Functioning and quality of life (QOL) are negatively impacted as a result of mental illness. This study aimed to determine the: i) socio-demographic and clinical correlates of functioning and; ii) associations between functioning and QOL in a multiethnic sample of psychiatric outpatients. Materials and Methods: This was a cross-sectional study of outpatients receiving treatment from a tertiary psychiatric hospital. Functioning was assessed using the Global Assessment of Functioning (GAF) scale, while QOL was measured using the World Health Organization Quality of Life-BREF (WHOQOL-BREF) which comprises 4 domains: physical health, psychological health, social relationships and environment. Results: Various socio-demographic and clinical correlates were associated with functioning including employment and marital status, education and diagnosis. Depression was the only clinical characteristic which negatively correlated with functioning (P = 0.035). Amongst the whole sample, multiple linear regressions revealed that functioning was positively associated with all 4 QOL domains (physical health [P <0.001], psychological health [P <0.001], social relationships [P <0.001] and environment [P <0.001]). Further analysis of each diagnostic group revealed that functioning was positively associated with all 4 QOL domains in the anxiety, depression and obsessive compulsive disorder subsamples, while in the schizophrenia subsample, functioning was only significantly associated with the environment domain. Conclusion: Functional impairments were associated with different socio-demographic and clinical characteristics, which should be addressed when planning tailored treatment and interventions. Given that functioning is significantly associated with QOL, it is crucial to regularly assess and monitor them (in addition to symptomatic outcomes and adopting a more holistic and biopsychosocial approach).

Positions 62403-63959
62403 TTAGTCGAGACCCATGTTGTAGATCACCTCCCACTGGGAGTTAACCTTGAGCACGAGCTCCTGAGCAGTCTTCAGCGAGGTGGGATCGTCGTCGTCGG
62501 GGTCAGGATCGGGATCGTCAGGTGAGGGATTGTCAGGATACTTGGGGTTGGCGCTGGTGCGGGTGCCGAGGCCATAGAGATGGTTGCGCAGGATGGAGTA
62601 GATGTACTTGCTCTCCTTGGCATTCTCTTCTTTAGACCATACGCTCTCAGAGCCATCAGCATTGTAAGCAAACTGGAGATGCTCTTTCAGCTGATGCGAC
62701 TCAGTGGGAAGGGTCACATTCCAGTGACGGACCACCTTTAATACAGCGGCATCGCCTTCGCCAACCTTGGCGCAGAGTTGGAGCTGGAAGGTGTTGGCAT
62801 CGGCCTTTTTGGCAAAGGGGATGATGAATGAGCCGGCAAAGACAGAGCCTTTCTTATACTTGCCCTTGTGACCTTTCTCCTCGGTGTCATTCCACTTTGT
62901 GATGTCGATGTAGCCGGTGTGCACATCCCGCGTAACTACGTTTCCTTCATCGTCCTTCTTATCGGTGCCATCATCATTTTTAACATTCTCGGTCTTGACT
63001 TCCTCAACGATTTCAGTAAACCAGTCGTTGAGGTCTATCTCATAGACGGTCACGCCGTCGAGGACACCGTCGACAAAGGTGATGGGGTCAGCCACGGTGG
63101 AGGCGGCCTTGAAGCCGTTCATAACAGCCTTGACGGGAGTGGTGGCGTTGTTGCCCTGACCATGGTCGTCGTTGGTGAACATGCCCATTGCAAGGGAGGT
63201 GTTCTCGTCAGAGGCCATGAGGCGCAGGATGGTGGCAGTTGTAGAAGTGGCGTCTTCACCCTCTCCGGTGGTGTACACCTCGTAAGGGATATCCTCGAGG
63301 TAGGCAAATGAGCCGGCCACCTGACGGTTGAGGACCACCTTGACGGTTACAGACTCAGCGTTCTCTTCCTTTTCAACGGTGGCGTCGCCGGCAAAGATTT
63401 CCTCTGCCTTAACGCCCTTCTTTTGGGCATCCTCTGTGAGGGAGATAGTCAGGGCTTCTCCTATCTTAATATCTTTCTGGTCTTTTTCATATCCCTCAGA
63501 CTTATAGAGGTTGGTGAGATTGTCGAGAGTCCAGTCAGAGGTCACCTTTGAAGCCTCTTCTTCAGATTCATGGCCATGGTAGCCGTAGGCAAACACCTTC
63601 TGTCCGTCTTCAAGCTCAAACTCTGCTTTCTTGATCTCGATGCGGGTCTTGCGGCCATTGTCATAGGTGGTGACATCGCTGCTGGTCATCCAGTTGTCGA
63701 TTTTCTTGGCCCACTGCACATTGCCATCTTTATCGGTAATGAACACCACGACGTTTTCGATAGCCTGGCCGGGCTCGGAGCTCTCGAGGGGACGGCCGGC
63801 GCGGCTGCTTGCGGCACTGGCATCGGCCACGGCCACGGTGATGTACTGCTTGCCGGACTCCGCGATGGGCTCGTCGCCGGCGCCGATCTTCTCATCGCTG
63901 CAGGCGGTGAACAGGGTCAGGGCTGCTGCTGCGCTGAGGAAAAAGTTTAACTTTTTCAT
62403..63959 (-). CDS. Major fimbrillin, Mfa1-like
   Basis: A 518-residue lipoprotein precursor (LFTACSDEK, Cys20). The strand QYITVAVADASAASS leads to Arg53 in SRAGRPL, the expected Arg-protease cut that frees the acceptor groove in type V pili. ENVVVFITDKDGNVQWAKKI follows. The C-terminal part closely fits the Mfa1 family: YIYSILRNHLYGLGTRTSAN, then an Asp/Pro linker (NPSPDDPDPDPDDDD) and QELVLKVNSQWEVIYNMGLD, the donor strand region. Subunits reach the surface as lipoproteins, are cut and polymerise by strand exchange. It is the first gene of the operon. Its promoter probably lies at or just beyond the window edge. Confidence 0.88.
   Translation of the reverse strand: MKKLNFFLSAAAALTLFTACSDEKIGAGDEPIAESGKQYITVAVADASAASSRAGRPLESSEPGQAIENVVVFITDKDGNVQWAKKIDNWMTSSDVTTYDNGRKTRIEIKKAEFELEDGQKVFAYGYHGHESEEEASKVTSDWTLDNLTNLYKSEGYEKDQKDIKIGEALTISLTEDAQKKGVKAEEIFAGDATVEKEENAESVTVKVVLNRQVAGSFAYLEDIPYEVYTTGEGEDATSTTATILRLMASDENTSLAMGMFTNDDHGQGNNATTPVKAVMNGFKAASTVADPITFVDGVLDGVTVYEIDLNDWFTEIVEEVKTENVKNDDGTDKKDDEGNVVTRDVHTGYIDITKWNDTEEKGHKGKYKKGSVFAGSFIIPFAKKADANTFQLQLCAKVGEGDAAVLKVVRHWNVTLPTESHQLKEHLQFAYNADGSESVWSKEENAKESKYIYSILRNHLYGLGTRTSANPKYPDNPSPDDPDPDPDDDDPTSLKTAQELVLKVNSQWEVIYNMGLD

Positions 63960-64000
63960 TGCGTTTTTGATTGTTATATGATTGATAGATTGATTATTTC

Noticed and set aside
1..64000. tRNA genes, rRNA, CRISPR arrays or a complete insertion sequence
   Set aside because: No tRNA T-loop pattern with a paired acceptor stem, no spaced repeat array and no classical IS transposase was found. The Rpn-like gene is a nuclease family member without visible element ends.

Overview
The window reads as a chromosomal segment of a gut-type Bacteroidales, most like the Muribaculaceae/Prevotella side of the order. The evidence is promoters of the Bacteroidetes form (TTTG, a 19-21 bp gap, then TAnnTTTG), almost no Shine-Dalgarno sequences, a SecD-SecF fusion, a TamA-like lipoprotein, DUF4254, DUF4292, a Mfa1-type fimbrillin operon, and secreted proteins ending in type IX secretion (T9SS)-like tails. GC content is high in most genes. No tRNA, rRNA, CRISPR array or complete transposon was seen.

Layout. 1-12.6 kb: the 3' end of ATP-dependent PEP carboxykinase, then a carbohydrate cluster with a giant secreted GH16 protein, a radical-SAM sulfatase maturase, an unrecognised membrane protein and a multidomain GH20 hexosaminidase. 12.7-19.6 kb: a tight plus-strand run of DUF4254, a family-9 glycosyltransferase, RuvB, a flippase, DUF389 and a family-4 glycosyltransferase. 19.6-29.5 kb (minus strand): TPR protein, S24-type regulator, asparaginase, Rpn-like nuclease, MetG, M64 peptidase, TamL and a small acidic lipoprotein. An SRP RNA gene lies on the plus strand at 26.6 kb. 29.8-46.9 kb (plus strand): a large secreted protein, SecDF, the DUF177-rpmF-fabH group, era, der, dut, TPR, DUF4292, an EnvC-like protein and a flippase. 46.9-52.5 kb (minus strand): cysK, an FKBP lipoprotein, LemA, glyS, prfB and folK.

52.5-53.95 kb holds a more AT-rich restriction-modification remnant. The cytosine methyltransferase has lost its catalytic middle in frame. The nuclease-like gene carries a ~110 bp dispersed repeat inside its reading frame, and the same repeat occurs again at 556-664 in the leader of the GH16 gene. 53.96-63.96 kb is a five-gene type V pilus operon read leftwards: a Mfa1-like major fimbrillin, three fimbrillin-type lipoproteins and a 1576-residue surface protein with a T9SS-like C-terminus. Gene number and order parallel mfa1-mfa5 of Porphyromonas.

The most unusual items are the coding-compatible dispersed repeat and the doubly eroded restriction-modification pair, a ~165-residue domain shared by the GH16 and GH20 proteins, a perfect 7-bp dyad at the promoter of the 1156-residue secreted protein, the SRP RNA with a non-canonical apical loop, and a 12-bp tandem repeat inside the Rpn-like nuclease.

Having a mental illness or poor mental health can impede an individual’s capacity to realise his/her potential, work productivity and ability to make meaningful contributions to society. The social and economic impact of poor mental health is both diverse and debilitating and can lead to homelessness, poor educational and health outcomes and high unemployment rates.
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